Sessions also pledged to meet the goal of a 44 percent overall reduction in the production of opioids permitted by the Drug Enforcement Administration. The DEA, which sets quotas on the production of opioids by US manufacturers, began the process with a 25 percent reduction in 2016 and another 20 percent reduction in 2017. This has led to shortages of injectable opioids in many hospitals, affecting the delivery and quality of care.
Meanwhile, the DEA reported in a Joint Intelligence Report that overdoses in Pennsylvania continued to rise, with 5,456 fatal overdoses in 2017, a 65 percent increase over 2015. Only 20 percent of those overdoses involved prescription opioids, with most deaths involving multiple drugs in combination—usually fentanyl, heroin and cocaine, as well as counterfeit prescription opioids (usually made of illicit fentanyl and heroin pressed into pills). The report stated heroin and fentanyl were found in 97 percent of Pennsylvania’s counties.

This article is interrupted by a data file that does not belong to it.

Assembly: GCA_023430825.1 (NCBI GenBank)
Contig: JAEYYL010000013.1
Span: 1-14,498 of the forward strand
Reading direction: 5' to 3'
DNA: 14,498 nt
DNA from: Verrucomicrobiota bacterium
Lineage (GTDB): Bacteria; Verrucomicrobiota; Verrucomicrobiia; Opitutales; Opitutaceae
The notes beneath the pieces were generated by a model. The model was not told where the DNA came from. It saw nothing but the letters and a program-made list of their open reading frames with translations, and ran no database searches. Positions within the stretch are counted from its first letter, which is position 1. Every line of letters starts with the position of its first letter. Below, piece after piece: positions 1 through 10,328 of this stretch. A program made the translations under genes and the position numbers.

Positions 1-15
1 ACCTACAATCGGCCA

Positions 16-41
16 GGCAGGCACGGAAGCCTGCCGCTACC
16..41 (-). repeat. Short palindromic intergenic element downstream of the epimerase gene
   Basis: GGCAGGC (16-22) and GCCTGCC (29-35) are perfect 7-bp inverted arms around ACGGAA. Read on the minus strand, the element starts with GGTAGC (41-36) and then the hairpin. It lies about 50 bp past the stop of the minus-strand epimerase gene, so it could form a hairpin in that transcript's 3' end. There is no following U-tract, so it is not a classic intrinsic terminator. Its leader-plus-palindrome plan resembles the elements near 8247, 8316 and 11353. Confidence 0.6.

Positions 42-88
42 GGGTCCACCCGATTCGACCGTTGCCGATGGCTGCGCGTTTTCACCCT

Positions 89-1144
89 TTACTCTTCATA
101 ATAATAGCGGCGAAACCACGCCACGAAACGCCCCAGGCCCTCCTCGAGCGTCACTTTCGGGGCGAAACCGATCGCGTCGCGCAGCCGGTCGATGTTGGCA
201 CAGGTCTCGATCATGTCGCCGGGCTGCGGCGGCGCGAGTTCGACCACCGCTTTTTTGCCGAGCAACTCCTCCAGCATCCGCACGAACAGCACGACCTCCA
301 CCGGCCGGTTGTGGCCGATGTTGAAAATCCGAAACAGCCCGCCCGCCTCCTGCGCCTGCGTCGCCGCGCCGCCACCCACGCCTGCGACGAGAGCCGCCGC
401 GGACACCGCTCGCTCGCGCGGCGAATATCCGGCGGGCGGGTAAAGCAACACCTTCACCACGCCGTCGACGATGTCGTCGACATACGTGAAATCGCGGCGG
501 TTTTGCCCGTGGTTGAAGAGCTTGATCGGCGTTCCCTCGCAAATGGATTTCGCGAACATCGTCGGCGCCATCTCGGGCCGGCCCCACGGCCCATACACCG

Prescription opioids were also responsible for just 20 percent of the fatal overdoses in Massachusetts in 2015, where researchers at Boston University reported last week in the American Journal of Public Health that Opioid Use Disorder among people over age 11 grew to 4.6 percent of the population that year.
The Massachusetts Department of Public Health reports a modest tapering in the fatal overdose rate, from 2,154 in 2016 to 2,069 in 2017, and estimates up to 1,053 have occurred in the first 6 months of 2018. During the first quarter of 2018, 90 percent of those deaths involved fentanyl, 43 percent involved cocaine, 34 percent involved heroin, and 20 percent involved prescription opioids. Fentanyl is responsible for sustaining the death rate in Massachusetts at near‐record levels.
What jumps out of these numbers is the fact that efforts to get doctors to curtail their treatment of pain have not meaningfully reduced the overdose rate. They have just caused non‐medical users of opioids to migrate over to more dangerous heroin and fentanyl. Fentanyl and heroin—not prescription opioids—are now the principal drugs behind the gruesome mortality statistics.